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YAGT: OMG I love guns

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gorcorps

aka Brandon
Jul 18, 2004
30,724
437
126
This is my hearing protection combo. I had custom plugs at one point, but my range bag was stolen.

http://www.amazon.com/Surefire-Sonic.../dp/B004DH65RI
http://www.amazon.com/Howard-Leight-.../dp/B001T7QJ9O
You know I bought those surefire plugs and I really didn't like them. For one, they claim they filter out loud noises without the caps shut which seems to be pure BS. Second, the tri-flange tips aren't made of soft enough material. Any movement of my jaw and I break the seal... compared to my headphones which I just use any soft rubber medium sized tips and they'll stay sealed all day.

Looks like they have different models though and I'm not sure which ones I got. I'm hesitant to try any of the other ones though because I feel like I got suckered into the first pair. Can't even use them with the caps open so may as well just use cheap foamies anyway.
 

jagec

Lifer
Apr 30, 2004
24,442
4
0
So how dangerous is recoil, exactly? When the gun recoils, is it at the instant of the ejection of the bullet (dangerous), or after the bullet leaves (not seemingly dangerous)?
It's only dangerous when people aren't expecting it, and manage to hit themselves in the face with their own gun. The bullet is long gone by the time the gun moves much.



Keep in mind that dropping a loaded gun is always dangerous; although modern guns are designed not to go off when dropped, you should never lose control of your weapon or point it in an unsafe direction. Dropping the gun violates both of those.
 

Kelvrick

Lifer
Feb 14, 2001
18,438
5
81
You know I bought those surefire plugs and I really didn't like them. For one, they claim they filter out loud noises without the caps shut which seems to be pure BS. Second, the tri-flange tips aren't made of soft enough material. Any movement of my jaw and I break the seal... compared to my headphones which I just use any soft rubber medium sized tips and they'll stay sealed all day.

Looks like they have different models though and I'm not sure which ones I got. I'm hesitant to try any of the other ones though because I feel like I got suckered into the first pair. Can't even use them with the caps open so may as well just use cheap foamies anyway.
They come in different sizes, so you might just need a different size. I much prefer these over the foamies for convenience factor. So much easier to just pop them in rather than having to squeeze the foamies to get them in correctly. Too many people leave them shallow.

They seem to work well enough with electronic muffs. Not as good as my custom set, but I'm not ready to drop another 60 bucks a pair on those.
 

BladeVenom

Lifer
Jun 2, 2005
13,540
16
0
The only guns I've seen that have dangerous recoil are the .460 S&W and .500 S&W. The recoil is enough that some people can barely hang on to them and end up shooting the gun another time trying to hang on. There's several youtube videos of that.

With rifles, don't put your eye too close to the scope.
 

gorcorps

aka Brandon
Jul 18, 2004
30,724
437
126
They come in different sizes, so you might just need a different size. I much prefer these over the foamies for convenience factor. So much easier to just pop them in rather than having to squeeze the foamies to get them in correctly. Too many people leave them shallow.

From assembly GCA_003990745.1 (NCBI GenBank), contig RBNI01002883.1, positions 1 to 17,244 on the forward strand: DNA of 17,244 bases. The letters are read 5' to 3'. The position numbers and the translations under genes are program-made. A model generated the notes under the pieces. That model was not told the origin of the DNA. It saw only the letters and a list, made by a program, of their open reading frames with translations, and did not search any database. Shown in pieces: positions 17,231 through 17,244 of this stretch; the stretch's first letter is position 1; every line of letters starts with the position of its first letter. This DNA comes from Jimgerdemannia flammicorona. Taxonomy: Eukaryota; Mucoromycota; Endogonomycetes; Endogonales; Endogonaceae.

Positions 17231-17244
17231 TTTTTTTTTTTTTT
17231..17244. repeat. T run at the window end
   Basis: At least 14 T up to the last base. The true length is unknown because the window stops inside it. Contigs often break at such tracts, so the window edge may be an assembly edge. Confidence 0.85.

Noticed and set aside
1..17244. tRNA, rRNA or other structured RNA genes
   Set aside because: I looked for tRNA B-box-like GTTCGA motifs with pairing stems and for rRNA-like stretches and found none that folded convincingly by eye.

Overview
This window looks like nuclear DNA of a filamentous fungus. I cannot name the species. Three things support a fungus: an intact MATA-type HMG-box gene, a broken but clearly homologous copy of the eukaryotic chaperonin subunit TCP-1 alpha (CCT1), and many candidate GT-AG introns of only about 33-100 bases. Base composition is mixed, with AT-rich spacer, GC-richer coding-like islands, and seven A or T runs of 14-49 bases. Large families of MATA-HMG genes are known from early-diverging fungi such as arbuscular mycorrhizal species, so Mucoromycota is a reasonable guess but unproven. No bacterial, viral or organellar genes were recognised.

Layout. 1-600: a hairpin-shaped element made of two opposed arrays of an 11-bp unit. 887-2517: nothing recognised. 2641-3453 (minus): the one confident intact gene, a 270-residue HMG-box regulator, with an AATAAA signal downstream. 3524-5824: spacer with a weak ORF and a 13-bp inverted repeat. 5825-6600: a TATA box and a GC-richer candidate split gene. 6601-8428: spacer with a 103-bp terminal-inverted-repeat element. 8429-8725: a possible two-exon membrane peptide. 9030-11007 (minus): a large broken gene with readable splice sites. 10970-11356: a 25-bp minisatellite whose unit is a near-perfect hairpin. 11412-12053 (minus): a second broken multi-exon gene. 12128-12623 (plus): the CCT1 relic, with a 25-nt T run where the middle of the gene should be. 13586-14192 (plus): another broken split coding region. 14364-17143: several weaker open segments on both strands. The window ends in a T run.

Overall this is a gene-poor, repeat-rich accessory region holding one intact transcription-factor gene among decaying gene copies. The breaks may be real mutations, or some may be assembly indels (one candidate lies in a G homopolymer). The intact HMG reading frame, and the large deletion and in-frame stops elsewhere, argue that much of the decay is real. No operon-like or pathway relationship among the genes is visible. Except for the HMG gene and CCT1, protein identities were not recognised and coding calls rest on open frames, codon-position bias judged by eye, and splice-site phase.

Ah, well I work in a steel mill so easy access to the foamies and lots of practice getting them in properly and quick. Maybe that's why I just keep reverting back to those.
 

velillen

Platinum Member
Jul 12, 2006
2,120
1
81
W
How do you guys feel about revovers?
I love my revolver. S&W 19-3. I usually go through 100-150 (of 357 mag) rounds when i go to the range. Only issue i have ever had with it is that if im chain firing it after around 20 rounds the cases dont cool down and dont just slid out of the cylinder anymore but rather take a bit to get out. And thats a minor issue and literally only if im shooting and instantly reloading and shooting again. Otherwise the gun has been firing just fine since the 70's.

But semi-auto vs revolver is a topic long debated. Depends on your use...for just a range gun it doesnt matter. but for carry or home defense...well you can get som eheated debates :)



1)
For revolver, I would say get a .357 but shoot .38 special out of it. .38 special is waaaay less recoil and will be cheaper than .357. But you also have the option to move up to .357 if you want to. .357 is brutal imo.
I dont find 357mag to be that brutal. Ill shoot my 100-150 rounds or so in an hour or two at the range and not have any issues. Granted i usually fire off 18 rounds then fire off other guns to let the revolver cylinder cool a bit.


For your first gun i wouldnt look at something "cool" looking. But rather go for something dependable and easy to use. A glock that is pretty fool proof isnt that appealing looks wise but itll fire over and over with no issues really. Once you get used to shooting....then you go for the fun guns......or just rent them from a gun range. Firing a S&W 500 is fun, but you can rent one from a range for $10 (my range at least) plus 6 bucks or so for 6 shots. You wont want to fire more than 6 shots anyways.
 
Aug 23, 2000
15,511
1
81
Both will feel significantly different from a 9mm, and anything in .50 caliber is going to kick a hell of a lot harder than 9 or .40. A .45, in a full-frame 1911 is going to feel somewhat between a 9mm and a .40. The 1911's solid metal construction will really help to dampen the .45's recoil.



I'll second this one, can't go wrong with an M&P.




This is also a really good suggestion. A .357 frame can handle any cheap .38 round you want to fire. Be warned though, while a .38 can chamber and fire .357, .357 rounds will damage or destroy the .38 frame.
Uh, most .38 cylinders are to short to put .357 in and be able to close the cylinder. If the bullet protrudes past the cylinder at all and you can close it still, you have a big problem iwth your gun.
 

Merad

Platinum Member
May 31, 2010
2,586
19
81
It's only dangerous when people aren't expecting it, and manage to hit themselves in the face with their own gun. The bullet is long gone by the time the gun moves much.